Kings of Leon
Kings of Leon
Kings of Leon is an American rock band that formed in Nashville, Tennessee in 1999, consisting of brothers Anthony Caleb Followill (lead vocals, rhythm guitar), Ivan Nathan Followill (drums, percussion, backing vocals) and Michael Jared Followill (bass guitar, backing vocals), with their cousin Cameron Matthew Followill (lead guitar, backing vocals). Each member of the family group is known by his middle name (second given name) as opposed to his first given name.

The band's early music was an upbeat blend of southern rock and blues influences but the band has gradually expanded their sound to include a variety of genres and a more alternative sound. Kings of Leon achieved initial success in the United Kingdom with nine Top 40 singles, two BRIT Awards in 2008, and all three of the band's albums at the time peaking in the top five of the UK Albums Chart. Their third album Because of the Times also reached the #1 spot. After the release of Only by the Night in September 2008 they finally achieved chart success in their native United States. The singles "Sex on Fire", "Use Somebody" and "Notion" all peaked at #1 on the Hot Modern Rock Tracks. The album itself was their first ever platinum-selling album in the United States, was the best selling album in Australia of 2008, certified 8x Platinum and achieved 5x Platinum certification in the United Kingdom.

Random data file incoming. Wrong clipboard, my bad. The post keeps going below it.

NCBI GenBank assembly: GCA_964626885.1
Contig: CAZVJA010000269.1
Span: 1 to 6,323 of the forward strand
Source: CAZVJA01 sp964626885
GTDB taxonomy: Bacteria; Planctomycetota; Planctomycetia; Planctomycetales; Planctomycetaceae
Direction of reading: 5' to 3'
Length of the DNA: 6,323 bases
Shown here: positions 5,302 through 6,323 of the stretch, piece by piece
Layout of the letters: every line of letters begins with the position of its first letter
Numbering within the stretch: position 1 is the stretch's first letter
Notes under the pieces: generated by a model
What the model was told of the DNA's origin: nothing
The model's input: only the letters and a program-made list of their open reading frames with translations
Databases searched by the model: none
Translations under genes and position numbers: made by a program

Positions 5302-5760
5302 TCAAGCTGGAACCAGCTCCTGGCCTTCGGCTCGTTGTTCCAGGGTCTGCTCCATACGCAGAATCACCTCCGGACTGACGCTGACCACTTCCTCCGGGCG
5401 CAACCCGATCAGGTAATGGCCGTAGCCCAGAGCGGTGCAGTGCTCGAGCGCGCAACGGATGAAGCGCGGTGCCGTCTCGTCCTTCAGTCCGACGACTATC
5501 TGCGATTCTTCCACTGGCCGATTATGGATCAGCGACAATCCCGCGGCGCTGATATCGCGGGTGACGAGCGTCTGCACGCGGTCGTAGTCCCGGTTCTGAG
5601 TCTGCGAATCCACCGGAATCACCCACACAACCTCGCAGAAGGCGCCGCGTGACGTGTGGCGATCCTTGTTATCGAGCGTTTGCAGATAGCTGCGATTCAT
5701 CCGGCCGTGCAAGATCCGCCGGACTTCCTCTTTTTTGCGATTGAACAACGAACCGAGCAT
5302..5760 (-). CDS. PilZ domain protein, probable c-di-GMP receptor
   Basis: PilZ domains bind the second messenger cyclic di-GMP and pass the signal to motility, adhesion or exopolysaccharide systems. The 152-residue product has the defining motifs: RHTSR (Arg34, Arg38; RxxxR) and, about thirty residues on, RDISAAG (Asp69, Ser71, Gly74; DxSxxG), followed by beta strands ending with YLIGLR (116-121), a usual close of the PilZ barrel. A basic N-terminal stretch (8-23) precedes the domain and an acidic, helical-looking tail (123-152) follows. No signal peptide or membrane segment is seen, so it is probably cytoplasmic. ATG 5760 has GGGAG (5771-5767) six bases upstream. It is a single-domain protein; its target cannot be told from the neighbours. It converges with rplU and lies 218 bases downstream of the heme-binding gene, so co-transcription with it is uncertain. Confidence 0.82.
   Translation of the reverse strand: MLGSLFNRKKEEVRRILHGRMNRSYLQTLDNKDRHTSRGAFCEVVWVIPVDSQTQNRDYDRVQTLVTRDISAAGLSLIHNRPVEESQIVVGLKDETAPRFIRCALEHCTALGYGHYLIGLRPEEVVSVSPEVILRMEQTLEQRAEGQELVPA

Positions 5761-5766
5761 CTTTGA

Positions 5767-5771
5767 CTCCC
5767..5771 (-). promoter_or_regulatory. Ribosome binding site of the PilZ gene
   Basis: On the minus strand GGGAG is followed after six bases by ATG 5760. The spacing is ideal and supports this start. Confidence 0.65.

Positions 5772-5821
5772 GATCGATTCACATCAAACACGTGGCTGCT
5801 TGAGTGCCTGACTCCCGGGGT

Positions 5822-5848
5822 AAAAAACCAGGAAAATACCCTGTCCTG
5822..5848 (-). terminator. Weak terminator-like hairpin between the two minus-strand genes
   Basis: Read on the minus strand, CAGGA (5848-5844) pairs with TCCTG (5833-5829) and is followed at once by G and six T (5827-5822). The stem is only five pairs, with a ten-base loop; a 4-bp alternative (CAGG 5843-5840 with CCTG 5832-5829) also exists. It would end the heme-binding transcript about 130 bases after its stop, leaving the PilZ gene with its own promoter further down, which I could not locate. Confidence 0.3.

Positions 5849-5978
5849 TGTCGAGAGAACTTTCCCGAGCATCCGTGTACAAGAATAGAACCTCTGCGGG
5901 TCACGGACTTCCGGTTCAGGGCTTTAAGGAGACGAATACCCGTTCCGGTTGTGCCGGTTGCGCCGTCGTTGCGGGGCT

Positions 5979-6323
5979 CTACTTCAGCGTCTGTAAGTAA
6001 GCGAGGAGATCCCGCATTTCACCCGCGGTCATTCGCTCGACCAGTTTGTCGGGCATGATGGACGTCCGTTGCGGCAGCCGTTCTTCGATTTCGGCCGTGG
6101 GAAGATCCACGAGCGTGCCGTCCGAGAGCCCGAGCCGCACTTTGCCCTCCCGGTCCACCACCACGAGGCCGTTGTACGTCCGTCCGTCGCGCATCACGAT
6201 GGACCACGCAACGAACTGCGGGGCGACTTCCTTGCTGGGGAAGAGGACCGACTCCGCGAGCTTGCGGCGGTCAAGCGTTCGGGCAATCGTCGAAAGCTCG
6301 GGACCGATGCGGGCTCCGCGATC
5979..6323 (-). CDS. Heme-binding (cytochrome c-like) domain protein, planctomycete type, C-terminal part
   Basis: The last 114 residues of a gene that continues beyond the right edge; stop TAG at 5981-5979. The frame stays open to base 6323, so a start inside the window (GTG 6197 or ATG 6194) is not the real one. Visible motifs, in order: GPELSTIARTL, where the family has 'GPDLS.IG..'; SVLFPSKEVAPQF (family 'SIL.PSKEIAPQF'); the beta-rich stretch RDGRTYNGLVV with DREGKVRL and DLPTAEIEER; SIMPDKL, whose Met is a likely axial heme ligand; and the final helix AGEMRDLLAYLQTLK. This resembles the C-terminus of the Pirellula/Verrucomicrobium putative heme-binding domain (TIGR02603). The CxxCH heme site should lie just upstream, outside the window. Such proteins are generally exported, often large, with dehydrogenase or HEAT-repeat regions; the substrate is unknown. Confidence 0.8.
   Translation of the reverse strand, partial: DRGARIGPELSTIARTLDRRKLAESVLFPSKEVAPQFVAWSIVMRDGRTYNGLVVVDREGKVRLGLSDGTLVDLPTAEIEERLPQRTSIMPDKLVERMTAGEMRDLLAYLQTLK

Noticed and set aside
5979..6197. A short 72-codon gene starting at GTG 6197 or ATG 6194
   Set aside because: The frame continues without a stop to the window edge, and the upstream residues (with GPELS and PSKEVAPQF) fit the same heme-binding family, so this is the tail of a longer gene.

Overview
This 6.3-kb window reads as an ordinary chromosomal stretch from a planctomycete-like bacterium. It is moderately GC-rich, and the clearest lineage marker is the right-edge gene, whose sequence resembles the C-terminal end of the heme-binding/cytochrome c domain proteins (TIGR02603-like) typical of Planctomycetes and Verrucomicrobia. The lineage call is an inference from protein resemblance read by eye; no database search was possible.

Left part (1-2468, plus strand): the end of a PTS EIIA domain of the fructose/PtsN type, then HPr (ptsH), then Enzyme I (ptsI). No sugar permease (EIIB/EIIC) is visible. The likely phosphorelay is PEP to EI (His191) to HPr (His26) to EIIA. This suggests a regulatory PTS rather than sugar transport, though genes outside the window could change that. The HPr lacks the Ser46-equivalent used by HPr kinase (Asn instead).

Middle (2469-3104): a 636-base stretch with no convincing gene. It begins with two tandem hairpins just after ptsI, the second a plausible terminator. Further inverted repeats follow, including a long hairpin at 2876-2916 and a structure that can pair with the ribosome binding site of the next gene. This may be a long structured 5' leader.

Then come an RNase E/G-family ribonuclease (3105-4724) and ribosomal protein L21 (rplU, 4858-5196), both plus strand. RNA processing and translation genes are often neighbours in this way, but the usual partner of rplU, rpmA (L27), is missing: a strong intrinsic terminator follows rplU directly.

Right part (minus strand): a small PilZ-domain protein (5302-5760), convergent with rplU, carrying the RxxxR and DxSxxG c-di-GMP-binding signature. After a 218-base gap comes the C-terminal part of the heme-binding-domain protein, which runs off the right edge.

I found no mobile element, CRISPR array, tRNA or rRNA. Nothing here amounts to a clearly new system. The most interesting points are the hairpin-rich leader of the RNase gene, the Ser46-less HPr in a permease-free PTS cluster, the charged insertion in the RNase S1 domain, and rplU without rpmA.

Patsy Cline
Patsy Cline
Patsy Cline (September 8, 1932–March 5, 1963), born Virginia Patterson Hensley, was an American country music singer who enjoyed pop music crossover success during the era of the Nashville sound in the early 1960s. Since her death at age 30 in a 1963 private airplane crash at the height of her career, she has been considered one of the most influential, successful and acclaimed female vocalists of the 20th century.

Cline was best known for her rich tone and emotionally expressive bold contralto voice, which, along with her role as a mover and shaker in the country music industry, has been cited as an inspiration by many vocalists of various music genres. Her life and career have been the subject of numerous books, movies, documentaries, articles and stage plays.